– Sprinkle dried catnip on food or treats. Start with just a pinch and work up to 1/4 teaspoon for medium or large dogs. Make sure your dog eats all the food so no loose catnip is left over.

– Use catnip-stuffed toys for playtime. Letting your dog sniff and chew on the toy can provide mental stimulation. Avoid toys with small parts that could present a choking hazard. Supervise your dog during play. Source:

– Brew catnip tea (let cool before serving). Steep 1-2 teaspoons of dried catnip in hot water for 5-10 minutes. Allow to cool completely before offering small amounts to your dog. Catnip tea should be an occasional treat.

– Buy catnip dog treats or chews. Look for products designed for canine consumption with appropriate catnip dosages. Follow package instructions.

Always monitor your dog closely when first introducing catnip to watch for any adverse reactions. Consult your veterinarian if you have any concerns.

Signs of Catnip Toxicity

While catnip is generally considered safe for dogs, consuming too much can cause signs of toxicity. According to the ASPCA, signs of catnip toxicity in dogs may include:

dog vomiting

  • Excessive vomiting or diarrhea – Consuming too much catnip can irritate a dog’s gastrointestinal tract, causing upset stomach, vomiting, and diarrhea.
  • Lethargy or lack of coordination – Catnip has a sedative effect, so too much can cause sleepiness, lack of energy, or trouble balancing and walking normally.
  • Agitation or restlessness – Some dogs may become hyperactive or anxious after having too much catnip.
  • Trembling or seizures – In rare cases, catnip toxicity can cause muscle tremors or seizures in dogs.
  • Drooling or dilated pupils – Additional signs of catnip toxicity include excessive drooling and enlarged pupils.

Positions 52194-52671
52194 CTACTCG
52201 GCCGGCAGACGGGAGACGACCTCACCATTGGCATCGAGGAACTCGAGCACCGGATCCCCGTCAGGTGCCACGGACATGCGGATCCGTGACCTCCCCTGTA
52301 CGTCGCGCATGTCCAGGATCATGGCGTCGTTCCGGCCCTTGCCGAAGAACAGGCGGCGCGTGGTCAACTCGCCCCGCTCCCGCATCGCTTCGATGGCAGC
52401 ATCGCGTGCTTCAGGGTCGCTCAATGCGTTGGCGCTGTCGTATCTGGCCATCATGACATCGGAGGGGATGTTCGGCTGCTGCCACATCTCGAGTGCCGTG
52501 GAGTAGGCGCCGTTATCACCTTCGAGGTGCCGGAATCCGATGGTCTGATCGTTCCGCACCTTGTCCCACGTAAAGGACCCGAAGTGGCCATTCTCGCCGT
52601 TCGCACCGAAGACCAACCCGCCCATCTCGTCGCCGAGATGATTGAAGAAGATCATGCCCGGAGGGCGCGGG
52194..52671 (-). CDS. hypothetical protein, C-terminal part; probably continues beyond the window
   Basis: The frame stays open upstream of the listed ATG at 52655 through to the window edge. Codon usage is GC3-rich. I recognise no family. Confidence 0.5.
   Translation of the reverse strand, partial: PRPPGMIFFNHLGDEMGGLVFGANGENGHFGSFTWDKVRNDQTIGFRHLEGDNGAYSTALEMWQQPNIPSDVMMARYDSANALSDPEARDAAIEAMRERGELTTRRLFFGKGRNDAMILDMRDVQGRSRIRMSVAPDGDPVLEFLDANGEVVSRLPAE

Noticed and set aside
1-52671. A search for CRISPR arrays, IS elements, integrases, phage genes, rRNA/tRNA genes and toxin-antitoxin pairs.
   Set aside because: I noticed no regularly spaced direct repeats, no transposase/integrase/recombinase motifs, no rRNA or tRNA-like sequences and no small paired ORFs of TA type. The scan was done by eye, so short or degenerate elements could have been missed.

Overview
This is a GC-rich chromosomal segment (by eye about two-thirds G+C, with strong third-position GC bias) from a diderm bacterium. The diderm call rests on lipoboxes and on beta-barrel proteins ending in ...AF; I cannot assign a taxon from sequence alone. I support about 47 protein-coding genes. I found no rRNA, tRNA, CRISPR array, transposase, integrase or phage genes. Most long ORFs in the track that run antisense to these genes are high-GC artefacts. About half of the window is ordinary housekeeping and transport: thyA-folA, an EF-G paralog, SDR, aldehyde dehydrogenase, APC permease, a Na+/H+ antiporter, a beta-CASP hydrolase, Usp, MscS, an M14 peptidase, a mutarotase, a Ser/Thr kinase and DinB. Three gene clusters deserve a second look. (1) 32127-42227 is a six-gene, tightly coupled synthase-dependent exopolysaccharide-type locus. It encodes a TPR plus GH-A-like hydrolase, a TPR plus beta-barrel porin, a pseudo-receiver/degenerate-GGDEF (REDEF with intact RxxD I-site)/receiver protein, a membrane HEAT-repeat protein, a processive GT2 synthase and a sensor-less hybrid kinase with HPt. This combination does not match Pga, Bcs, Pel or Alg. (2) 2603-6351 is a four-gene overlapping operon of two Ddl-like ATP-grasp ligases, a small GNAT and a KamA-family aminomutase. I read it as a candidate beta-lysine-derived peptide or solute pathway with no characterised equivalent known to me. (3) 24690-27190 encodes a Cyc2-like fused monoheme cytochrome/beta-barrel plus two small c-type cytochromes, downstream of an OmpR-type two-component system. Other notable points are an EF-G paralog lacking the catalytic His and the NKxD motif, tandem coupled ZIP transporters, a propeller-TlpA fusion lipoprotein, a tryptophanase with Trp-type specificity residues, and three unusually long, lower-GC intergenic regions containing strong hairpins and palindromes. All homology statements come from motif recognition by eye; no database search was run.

If a dog consumes a large amount of catnip, it’s important to monitor them closely for any of these symptoms for at least 24 hours. Call your veterinarian if you notice multiple or severe signs of toxicity. Rapid treatment can help prevent lasting effects.


When to Avoid Catnip

While catnip is generally safe for most dogs when given in moderation, there are some instances where it should be avoided. Catnip should not be given to the following dogs:

Pregnant or Nursing Dogs

The effects of catnip on developing puppies is unknown, so it is best to avoid giving catnip to pregnant or nursing dogs. Catnip can pass through a mother’s milk, so nursing dogs should also avoid catnip until the puppies are weaned.

Young Puppies

Kittens under 6 months old do not respond to catnip, and the same may be true for young puppies. Catnip’s effects on puppy development have not been studied, so it is best to avoid giving catnip to puppies under 6 months old.

Dogs with Kidney Disease or Seizures

Catnip acts as a diuretic and can potentially worsen kidney problems in dogs with kidney disease. The hyperactive effects of catnip can also exacerbate seizures in dogs prone to them. It is best for dogs with kidney disease or a history of seizures to avoid catnip.

Dogs on Sedatives

Catnip’s stimulating effects could interfere with the action of sedative medications. Dogs taking sedative medications like acepromazine or benzodiazepines should avoid catnip to prevent any potential negative interactions.

Alternatives to Catnip

While catnip is safe for many dogs in small amounts, some dogs should not have catnip at all. In those cases, there are alternatives that provide similar benefits without the risks. Some options include:

For calming effects, try chamomile, passionflower, or valerian. Studies show these herbs can relieve anxiety and restlessness in dogs ( Give them as treats, teas, or supplements as directed.

dog with chamomile treat

Cat toys that don’t contain catnip can still provide mental stimulation. Look for toys that roll, bounce, or make noise to capture your dog’s attention and provide exercise.

Food puzzles and chew toys are another way to engage your dog’s mind and instincts. They encourage natural behaviors like seeking, chewing, and problem solving.

Finally, training games and tricks provide mental challenges for dogs. Learn new cues, set up obstacle courses, or play hide and seek with treats and toys.

With so many catnip alternatives for dogs, you can find the right option to provide enrichment without unwanted side effects.

Key Takeaways

Catnip is generally safe for dogs in moderation.

It’s best to start with small amounts of catnip initially when giving it to dogs to see their reaction.

Supervision is recommended until a dog’s reaction to catnip is known.

Signs of potential catnip toxicity to watch for include vomiting, diarrhea, hyperactivity, restlessness, and nervousness.

If any concerning symptoms develop after giving catnip, stop providing it and contact your veterinarian.